- Identify theft or financial ruin.
Just as with the health industry, the loss of personal information can lead to others taking your identity and running from the hills, sparing only the time to land some serious blows against your credibility, your financial stability, and more. Entrusting your personal information and especially your cash to an industry requires a certain amount of trust, with the confidence that such a relationship results in profits rather than financial ruin. By accidentally sharing a few numbers, a few names, or even allowing a passing employee without clearance to glance at a screen, people could be at risk of losing their entire livelihood. With this in mind, many of the businesses within this industry have taken great pains to ensure that privacy panels, enclosed cubical, personal offices, and more are set in place to ensure they can benefit others rather than stand as a massive risk.
3. Law Enforcement
Anyone who’s watched a daytime soap opera is familiar with what happens if a member of the law enforcement, or the government for that matter, leaks a vital piece of information. Not only does it weaken their evidence, but it discredits the individuals themselves and can result in slanderous claims against innocent people. This extends far beyond catching criminals and into all elements of law enforcement, where they are privy to vital information about several people that they themselves, and especially those they’re close to, may not know. With this in mind, office privacy can be the difference between a system that works for the benefit of others, and one that leads to huge lawsuits, a loss in reputation, and damaged lives.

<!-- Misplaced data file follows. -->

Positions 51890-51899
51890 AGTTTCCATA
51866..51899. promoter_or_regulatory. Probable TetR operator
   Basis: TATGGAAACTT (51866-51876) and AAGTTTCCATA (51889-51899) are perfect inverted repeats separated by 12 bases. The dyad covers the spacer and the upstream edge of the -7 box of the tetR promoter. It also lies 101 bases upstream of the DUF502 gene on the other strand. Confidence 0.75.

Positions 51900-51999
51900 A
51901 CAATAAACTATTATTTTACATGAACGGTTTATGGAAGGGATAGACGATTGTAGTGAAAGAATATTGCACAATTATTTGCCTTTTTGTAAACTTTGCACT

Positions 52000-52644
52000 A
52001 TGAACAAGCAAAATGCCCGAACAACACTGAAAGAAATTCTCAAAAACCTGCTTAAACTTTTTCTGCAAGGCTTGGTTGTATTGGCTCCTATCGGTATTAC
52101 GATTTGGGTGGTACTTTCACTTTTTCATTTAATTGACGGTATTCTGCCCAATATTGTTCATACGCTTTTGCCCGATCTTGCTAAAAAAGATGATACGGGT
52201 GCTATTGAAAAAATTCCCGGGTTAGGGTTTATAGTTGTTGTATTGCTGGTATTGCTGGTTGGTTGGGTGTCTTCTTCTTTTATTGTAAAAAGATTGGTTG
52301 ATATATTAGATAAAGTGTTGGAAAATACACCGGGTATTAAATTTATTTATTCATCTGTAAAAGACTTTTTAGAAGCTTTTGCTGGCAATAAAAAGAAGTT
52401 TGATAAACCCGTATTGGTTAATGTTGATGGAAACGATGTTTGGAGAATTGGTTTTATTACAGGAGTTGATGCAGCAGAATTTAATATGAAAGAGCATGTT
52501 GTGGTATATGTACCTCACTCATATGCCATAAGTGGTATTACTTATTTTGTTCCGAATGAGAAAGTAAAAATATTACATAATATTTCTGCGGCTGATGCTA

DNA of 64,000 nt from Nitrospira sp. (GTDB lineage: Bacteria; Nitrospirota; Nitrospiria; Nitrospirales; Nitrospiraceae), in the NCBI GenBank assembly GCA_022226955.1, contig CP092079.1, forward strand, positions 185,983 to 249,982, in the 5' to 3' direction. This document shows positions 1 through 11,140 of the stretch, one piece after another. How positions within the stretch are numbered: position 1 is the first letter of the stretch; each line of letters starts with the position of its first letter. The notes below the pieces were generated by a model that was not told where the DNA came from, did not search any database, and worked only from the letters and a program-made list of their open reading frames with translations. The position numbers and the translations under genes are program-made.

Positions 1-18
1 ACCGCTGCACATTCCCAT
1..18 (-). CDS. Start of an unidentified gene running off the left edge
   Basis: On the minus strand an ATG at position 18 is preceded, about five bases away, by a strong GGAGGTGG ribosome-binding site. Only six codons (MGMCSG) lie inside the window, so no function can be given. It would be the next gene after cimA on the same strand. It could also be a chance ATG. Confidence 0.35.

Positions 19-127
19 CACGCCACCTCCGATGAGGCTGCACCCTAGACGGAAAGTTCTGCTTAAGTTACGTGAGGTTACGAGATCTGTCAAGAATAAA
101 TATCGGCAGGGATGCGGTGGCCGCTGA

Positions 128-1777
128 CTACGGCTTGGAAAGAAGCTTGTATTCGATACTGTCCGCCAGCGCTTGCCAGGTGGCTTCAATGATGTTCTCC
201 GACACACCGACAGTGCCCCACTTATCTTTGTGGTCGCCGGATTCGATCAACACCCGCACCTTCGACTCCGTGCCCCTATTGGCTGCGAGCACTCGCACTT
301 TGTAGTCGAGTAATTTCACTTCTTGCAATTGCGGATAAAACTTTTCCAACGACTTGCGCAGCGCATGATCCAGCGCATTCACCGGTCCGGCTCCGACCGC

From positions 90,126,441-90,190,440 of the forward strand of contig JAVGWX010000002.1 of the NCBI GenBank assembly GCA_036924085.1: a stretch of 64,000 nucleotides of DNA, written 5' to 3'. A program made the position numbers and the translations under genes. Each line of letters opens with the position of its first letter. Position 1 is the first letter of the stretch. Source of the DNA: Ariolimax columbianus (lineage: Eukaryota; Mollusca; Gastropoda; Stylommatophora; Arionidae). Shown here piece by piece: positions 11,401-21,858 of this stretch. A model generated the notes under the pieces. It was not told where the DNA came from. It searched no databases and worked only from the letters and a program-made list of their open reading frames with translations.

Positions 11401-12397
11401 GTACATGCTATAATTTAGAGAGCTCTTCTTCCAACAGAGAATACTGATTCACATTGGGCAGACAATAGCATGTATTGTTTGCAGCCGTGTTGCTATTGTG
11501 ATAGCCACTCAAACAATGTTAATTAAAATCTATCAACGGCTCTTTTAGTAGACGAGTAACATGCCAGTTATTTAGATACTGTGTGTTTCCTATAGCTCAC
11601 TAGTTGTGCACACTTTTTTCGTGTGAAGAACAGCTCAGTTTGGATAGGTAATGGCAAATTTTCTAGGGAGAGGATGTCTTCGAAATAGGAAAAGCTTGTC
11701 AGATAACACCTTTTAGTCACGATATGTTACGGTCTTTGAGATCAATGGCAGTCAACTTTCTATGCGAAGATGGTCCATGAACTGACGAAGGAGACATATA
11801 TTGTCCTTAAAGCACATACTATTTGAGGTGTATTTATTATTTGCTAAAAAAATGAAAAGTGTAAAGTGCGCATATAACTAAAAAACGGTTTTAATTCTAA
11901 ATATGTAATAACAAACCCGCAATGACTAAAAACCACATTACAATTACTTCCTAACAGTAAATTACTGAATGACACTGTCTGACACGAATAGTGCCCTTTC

4. Cloud Storage
You may think that the cloud is the exact opposite of an industry in need of office privacy, since the purpose of the cloud is to share information and make it readily accessible by others. On the contrary, cloud computing and storage is home to more information than any of the previous industries combined. In fact, many of those industries turn to cloud’s online sharing and storage as a means for managing their business. This makes it clear that the cloud’s ability to give access only to the right people, and to dodge potential information leaks, is vital.
There are many facets to cloud computing, each requiring a team of experts to manage it. However, cyber terrorism is on the rise and there is nothing a few hackers would like better than to stumble upon a random office conversation, finding a few key words that lead them to unlock that sensitive information. With that in mind, cloud storage, and both the businesses and the techs who manage it, are in true need of office privacy at its best.
Collaboration and sharing truly is what makes the world go round, but when it comes to the sensitive information we’d rather keep to ourselves, and the industries we trust to keep it for us, implementing a certain degree of office privacy is the only thing standing between disaster and a well-working machine.